Thor: Ragnarok – meet the characters
Get reacquainted with the God of Thunder and meet his new allies and foes
By Jedd Jong
This week, the Norse god of Thunder/Avenger Thor returns to theatres in Thor: Ragnarok, which promises to be a wild and woolly cosmic adventure. Under the direction of New Zealander filmmaker Taika Waititi, Thor: Ragnarok looks set to be crammed with humour, action and eye-catching visual splendour.
This adventure finds our hero stripped of his armour and his magical hammer Mjolnir, imprisoned on the other side of the universe and forced to fight in a gladiatorial arena. Meanwhile, Hela, the goddess of death herself, makes a play for control of Thor’s home Asgard and the realms beyond it.
Before watching the latest Marvel movie, here’s a quick rundown of some of the characters we’ll see again, and some whom we’re meeting for the first time, in Thor: Ragnarok.
#1: THOR (Chris Hemsworth)
The God of Thunder is a cocky, self-assured character, so it’s no surprise that many stories see him being humbled and brought down to earth. That was a key part of his original arrival on earth, and in this film, Thor is defeated by Hela and held captive on the planet Sakaar. Hemsworth had considerable say in shaping the story, saying “I got a bit bored of myself and thought we’ve got to try something different.” Since Thor and Hulk/Bruce Banner haven’t had much interaction beyond the latter punching out the former in The Avengers, Hemsworth requested that the Hulk play a major role in Thor: Ragnarok. While some viewers might mourn the loss of Thor’s luscious locks, Hemsworth found Thor’s fuss-free new hairdo quite liberating. “It allowed the whole thing to take on a different attitude. It felt like a completely different character,” Hemsworth said.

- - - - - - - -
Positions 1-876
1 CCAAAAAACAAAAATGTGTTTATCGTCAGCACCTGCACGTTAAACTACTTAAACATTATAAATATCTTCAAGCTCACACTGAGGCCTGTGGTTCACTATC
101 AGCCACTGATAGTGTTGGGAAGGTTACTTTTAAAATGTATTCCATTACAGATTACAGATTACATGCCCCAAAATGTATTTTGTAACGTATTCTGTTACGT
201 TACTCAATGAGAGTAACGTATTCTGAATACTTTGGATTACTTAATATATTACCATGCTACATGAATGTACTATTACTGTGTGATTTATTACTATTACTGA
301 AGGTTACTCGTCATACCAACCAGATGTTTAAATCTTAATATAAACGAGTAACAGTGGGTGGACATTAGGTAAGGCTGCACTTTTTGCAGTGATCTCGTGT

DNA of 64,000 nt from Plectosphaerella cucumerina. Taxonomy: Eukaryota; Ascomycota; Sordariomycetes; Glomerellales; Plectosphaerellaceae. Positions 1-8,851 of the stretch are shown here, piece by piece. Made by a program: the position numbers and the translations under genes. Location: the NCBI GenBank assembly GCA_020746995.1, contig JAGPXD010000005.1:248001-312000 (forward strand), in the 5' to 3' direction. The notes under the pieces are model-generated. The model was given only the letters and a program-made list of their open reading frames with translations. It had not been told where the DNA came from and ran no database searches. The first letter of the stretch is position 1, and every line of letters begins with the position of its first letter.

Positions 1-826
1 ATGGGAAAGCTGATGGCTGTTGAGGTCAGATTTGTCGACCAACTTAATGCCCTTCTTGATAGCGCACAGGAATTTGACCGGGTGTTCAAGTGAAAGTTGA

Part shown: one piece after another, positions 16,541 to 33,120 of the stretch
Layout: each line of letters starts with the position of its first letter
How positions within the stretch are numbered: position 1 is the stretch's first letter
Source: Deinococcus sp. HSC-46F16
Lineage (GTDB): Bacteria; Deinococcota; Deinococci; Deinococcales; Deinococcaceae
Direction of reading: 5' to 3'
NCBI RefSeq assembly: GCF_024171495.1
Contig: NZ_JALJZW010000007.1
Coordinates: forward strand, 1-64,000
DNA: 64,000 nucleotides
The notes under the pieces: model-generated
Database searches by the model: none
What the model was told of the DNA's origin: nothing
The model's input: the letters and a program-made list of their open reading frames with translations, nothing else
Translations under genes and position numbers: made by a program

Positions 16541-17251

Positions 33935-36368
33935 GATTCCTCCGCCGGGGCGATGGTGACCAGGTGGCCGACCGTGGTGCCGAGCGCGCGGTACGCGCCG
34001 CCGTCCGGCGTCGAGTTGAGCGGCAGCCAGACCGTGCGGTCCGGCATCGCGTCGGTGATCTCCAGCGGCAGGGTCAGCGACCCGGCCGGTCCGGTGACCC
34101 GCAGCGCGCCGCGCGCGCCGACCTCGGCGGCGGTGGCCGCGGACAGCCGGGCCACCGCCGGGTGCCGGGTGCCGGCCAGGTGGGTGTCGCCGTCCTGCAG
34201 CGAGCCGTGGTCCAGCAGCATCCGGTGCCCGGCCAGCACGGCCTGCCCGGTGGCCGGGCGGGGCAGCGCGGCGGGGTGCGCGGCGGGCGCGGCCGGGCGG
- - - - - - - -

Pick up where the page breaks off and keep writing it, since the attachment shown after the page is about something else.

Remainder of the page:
#2: LOKI (Tom Hiddleston)
Tom Hiddleston has become this generation’s runaway unlikely sex symbol, winning legions of female fans with his seductive, darkly charming performance as Loki, the god of Mischief. Hiddleston has had the privilege of playing the role across multiple films – typically, supervillains in comic book movies don’t last more than two films. Since the conclusion of Thor: The Dark World, Loki has been ruling Asgard in the guise of his adoptive father Odin, and his reign has been all about self-aggrandisation at the expense of good governance. In serving his own ego, Loki has ignored the looming threats to Asgard, chief among them being Hela herself. In Thor: Ragnarok, Hiddleston had fun “trying to find new ways for him to be mischievous”, while also further exploring Loki’s insecurities. “The idea that Thor might be indifferent to Loki is troubling for him, because that’s a defining feature of his character is, I don’t belong in the family; my brother doesn’t love me; I hate my brother,” Hiddleston reasoned. Thor and Loki must reluctantly work together, but we know that as is always the case with Loki, things are never what they seem.
#3: HELA (Cate Blanchett)